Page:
The German Federal Cartel Office (FCO), the country's national competition regulator, announced Monday that it will take Facebook to the Federal Court of Justice over its data collection practices.

Earlier the same day, a German regional court in the western city of Dusseldorf suspended a February order by the FCO that demanded Facebook rein in its data collection practices in the country.

Andreas Mundt, the head of the FCO, said, "We are convinced that with the available antitrust laws we can take regulatory action."

Facebook also owns Instagram and Whatsapp, with the FCO alleging in February that the company combines user data across the platforms, thus abusing its virtual monopoly in social media. By collecting data this way, the company can gain more power in the market.

At the time, the FCO said that Facebook needs to implement new policies in order to get consent before collecting data on German users. If the company failed to comply, the FCO could perhaps impose fines of 10% on the company's annual turnover.

Facebook said it would appeal against the order by the FCO, saying that it is "trying to implement an unconventional standard for a single company."

Data privacy is a sensitive issue in Germany, partially due to the country's unique history. When Germany was split between the Federal Republic of Germany (West Germany) and the German Democratic Republic (East Germany) during the cold war era, the Ministry for State Security (Stasi) routinely spied on East German citizens and internationally.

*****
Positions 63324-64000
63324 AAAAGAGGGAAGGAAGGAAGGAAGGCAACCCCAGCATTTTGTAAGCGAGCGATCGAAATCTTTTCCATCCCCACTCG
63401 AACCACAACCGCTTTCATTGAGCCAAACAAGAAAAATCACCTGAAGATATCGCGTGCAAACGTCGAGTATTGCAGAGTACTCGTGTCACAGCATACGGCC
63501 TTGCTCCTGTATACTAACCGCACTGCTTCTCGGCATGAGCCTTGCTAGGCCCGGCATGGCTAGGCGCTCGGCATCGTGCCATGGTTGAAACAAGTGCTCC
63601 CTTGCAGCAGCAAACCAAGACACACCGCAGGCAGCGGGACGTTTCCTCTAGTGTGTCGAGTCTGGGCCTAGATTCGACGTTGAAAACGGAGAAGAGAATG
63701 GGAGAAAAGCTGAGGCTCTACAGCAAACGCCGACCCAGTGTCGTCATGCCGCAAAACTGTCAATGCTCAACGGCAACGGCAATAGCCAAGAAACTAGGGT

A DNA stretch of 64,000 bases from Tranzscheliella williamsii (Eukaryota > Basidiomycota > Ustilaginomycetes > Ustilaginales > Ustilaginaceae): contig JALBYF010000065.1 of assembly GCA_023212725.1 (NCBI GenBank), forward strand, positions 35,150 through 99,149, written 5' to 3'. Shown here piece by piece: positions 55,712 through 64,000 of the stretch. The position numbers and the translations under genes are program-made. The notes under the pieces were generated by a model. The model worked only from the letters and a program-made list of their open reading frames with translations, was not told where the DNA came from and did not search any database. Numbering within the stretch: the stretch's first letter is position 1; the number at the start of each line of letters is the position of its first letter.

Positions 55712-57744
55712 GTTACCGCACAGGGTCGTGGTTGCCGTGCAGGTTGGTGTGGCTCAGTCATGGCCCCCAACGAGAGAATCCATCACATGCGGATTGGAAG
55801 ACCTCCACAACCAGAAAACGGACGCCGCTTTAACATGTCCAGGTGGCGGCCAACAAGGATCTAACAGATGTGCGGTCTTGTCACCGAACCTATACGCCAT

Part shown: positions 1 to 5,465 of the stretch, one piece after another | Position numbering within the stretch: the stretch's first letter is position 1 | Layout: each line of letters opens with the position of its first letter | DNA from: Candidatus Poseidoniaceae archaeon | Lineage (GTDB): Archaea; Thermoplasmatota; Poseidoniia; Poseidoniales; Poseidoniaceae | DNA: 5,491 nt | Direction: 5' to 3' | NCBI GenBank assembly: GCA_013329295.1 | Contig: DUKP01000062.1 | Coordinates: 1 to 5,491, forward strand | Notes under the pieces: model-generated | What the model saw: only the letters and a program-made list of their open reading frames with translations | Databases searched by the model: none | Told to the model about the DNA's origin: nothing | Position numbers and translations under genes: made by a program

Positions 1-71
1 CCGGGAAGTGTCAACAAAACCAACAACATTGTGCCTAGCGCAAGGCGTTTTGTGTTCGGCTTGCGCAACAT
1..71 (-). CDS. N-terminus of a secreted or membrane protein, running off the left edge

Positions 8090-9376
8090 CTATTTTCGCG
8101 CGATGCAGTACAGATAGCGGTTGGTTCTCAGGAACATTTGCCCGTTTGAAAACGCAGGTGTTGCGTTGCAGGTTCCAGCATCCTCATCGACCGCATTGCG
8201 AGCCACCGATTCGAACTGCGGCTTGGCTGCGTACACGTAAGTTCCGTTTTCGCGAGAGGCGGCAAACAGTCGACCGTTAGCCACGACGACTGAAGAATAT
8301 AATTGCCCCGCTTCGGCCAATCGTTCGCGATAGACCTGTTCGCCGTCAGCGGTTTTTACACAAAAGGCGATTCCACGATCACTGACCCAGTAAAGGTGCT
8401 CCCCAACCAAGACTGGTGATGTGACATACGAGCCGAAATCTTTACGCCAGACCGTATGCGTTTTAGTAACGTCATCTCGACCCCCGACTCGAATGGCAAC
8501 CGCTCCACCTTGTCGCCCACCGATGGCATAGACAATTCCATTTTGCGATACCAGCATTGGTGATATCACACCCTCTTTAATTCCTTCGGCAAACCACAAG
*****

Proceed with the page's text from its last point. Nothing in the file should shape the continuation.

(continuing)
This past intrusion into privacy has made Germany concerned about data collection issues, with Google Street View not being available in large swathes of the country.

Facebook was fined $5 billion this year by the U.S. Federal Trade Commission over data privacy. In 2018, it was revealed that political data firm Cambridge Analytica had been using Facebook to gather data on millions of Americans without their consent.

In 2018, Facebook had an estimated 23 million daily Facebook users, with 32 million German users monthly.